Eventually, it came time for me to apply for jobs. I completed a phone interview from Texas A&M University in March of 2012. As I did pre-interview research, I came across a call for doctoral student applications. Researchers at Texas A&M University had begun lifespan research on individuals with autism spectrum disorders. All tuition would be paid, and a stipend for living provided. At the urgent bequest of my father to continue my research, I applied to become a graduate student.

As the next few months passed, I watched my application go through the hiring process on the Internet, traveling from one department area to the next. Eventually, an email was written to me, asking me if I wanted to participate in an interview for this doctoral position. I accepted and the interview date was set for August 13, 2012 (my two-year anniversary of the day that I left to student teach). I completed the interview and was accepted the same day. It was a Monday. That Tuesday, I received a tuition and stipend for my schooling and I left for Texas A&M that Thursday.

The reason why I am writing about this is because if the events of August 13, 2012, had not happened, the events of August 13, 2012, would also not have happened. So, when people ask me if I am upset that I didn’t get to student teach, I am honest. I tell them that I was, but that it led to so many other wonderful new adventures and things, so how could I bring myself to regret it?

Sometimes gifts like August 13, 2010, come in strange packages.

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Live your life

As a result of my scholar-loan, I am required to become a board-certified behavior analyst. 1500 hours of work using applied behavior analysis, and one test later, one can become a behavior analyst.

The BCBA exam is a standardized test. Standardized tests are often difficult for people with disabilities like mine to take because scantrons are difficult to write on, as well as processing issues which make it difficult to take exams in the same amount of time as everyone else.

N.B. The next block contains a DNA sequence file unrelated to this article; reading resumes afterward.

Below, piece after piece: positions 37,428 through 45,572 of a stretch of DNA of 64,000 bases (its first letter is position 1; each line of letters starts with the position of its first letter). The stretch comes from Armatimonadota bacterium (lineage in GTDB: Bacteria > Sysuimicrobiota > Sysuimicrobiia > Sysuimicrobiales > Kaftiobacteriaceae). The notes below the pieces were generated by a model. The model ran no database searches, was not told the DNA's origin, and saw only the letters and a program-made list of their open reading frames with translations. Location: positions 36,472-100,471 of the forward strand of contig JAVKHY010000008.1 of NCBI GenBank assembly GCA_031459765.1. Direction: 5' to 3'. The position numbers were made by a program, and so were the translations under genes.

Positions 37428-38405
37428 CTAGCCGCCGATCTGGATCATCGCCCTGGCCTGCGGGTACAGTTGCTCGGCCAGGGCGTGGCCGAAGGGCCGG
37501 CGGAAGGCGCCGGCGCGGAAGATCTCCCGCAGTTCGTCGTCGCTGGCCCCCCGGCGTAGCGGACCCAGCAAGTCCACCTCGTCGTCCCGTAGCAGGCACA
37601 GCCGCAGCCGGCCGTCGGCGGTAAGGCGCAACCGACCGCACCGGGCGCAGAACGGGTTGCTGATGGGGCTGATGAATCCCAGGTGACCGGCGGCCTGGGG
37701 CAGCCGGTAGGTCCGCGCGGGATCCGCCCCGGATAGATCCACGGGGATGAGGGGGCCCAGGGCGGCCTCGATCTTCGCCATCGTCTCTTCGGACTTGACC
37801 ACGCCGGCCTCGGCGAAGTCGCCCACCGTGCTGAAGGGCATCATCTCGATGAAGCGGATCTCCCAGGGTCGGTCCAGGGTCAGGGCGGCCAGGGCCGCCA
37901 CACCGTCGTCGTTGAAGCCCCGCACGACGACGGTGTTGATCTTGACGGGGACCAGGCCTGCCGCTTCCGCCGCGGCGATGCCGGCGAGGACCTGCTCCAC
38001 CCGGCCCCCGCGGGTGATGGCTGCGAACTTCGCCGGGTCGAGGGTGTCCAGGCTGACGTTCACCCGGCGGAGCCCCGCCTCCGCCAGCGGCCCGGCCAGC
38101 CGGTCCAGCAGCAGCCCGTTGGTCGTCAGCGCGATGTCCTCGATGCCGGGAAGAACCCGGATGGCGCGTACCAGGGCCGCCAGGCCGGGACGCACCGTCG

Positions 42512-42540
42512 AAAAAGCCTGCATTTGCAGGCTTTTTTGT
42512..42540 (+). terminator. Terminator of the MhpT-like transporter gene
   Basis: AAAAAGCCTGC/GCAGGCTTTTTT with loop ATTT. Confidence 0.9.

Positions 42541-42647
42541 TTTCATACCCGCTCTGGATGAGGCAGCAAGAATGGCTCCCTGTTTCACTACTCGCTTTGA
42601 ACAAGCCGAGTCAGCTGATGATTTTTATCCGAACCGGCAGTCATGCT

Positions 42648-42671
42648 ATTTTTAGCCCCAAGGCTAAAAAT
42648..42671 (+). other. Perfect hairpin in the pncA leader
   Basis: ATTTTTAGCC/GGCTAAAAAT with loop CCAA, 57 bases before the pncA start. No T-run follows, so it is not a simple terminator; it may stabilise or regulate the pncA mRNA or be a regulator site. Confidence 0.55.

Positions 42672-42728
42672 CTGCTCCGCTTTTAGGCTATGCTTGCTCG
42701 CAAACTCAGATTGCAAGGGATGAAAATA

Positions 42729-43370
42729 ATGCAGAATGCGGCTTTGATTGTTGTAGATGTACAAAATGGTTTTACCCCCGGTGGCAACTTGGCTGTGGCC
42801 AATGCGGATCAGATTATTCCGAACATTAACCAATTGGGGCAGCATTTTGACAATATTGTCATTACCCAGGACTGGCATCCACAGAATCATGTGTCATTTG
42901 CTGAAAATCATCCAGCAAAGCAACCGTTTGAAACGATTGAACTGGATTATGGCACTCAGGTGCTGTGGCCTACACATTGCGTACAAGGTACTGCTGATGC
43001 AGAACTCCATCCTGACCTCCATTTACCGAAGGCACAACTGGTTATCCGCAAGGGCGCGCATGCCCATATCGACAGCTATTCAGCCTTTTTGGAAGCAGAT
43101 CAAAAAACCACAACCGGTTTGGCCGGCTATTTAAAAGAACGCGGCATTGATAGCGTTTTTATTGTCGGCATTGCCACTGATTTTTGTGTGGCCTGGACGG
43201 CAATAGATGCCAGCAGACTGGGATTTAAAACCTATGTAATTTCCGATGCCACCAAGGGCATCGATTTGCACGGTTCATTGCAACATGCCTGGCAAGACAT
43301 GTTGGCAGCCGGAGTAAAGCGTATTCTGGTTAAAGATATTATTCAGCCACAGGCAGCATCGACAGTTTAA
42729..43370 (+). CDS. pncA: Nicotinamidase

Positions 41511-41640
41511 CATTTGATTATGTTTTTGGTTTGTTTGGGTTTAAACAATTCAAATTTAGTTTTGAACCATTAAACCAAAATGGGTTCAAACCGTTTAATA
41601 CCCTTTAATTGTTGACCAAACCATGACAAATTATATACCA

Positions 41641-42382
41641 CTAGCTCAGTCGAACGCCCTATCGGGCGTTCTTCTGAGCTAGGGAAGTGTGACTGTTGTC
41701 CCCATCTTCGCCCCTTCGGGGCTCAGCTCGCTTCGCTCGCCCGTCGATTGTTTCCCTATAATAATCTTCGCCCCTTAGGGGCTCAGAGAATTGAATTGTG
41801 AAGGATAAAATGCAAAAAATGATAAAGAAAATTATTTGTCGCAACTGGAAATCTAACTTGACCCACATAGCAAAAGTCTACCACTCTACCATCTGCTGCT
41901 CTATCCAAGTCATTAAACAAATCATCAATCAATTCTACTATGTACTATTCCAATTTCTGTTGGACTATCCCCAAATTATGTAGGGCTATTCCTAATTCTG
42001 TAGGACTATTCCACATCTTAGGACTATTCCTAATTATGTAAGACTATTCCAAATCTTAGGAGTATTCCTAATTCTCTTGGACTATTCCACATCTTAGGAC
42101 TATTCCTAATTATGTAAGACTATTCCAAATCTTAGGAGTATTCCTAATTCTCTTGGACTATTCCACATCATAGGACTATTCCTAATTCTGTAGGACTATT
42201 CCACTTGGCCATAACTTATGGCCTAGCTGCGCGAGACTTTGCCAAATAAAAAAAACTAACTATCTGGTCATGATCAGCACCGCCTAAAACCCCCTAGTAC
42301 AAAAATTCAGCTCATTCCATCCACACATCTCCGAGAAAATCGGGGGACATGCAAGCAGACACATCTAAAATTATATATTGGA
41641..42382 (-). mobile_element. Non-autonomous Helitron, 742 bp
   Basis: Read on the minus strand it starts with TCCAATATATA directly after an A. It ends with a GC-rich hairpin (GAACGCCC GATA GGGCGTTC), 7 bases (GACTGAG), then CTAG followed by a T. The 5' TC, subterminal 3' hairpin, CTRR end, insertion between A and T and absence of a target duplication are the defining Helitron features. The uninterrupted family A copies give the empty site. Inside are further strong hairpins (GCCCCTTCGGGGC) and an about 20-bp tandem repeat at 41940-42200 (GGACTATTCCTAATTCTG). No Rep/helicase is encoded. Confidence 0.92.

The thing about having a learning disability is this: no one ever thinks it’s a permanent thing. So, naturally, the certifying company requires that all individuals with non-apparent disability thinks that re-evaluation is necessary in order to determine proper accommodations for their exam.

Since I had been diagnosed with a learning disability, I had to get re-evaluated.

I met with a psychologist to begin the testing (for the eighth time since I have been born. Do they really need more validity?) and, after our first meeting, she said that she wasn’t going to test me for a learning disability. She was going to perform tests for Asperger Syndrome. I said that was fine-whatever she needed to do to get me a  DSM diagnosis that would allow me to have accommodations on my exam.

It was an emotionally painful process, which involved my revealing a lot of painful details about my life which I no longer talk about. Usually the shock of reliving some of these events would wear off in a day or so. The numbness which I had when speaking with this psychologist wore off, and the experiences that I had to relive cut through me like a knife.

I started to wonder about my future. I want to have a husband and kids someday. I want to watch my children grow up and be productive, loving adults (and maybe have some kids of their own). Should I do that if I have this disorder? These were questions that I asked myself as this re-evaluation process wore on. (I also found out later that my disability was the result of a birth defect, not heredity. I had a tough birth).

I was eventually diagnosed with Asperger syndrome. Oddly enough, my learning disability did not come up in any of the tests that were run. In one area, I scored in the genius range on seven different counts, but scored abysmally in three other areas. I kept wondering about the future in much the same way that I had before. My thoughts made me sad. I wanted to crawl underneath a rock.

I spoke with my family about my sadness. They asked me one very important, specific question: Does it really change anything for you?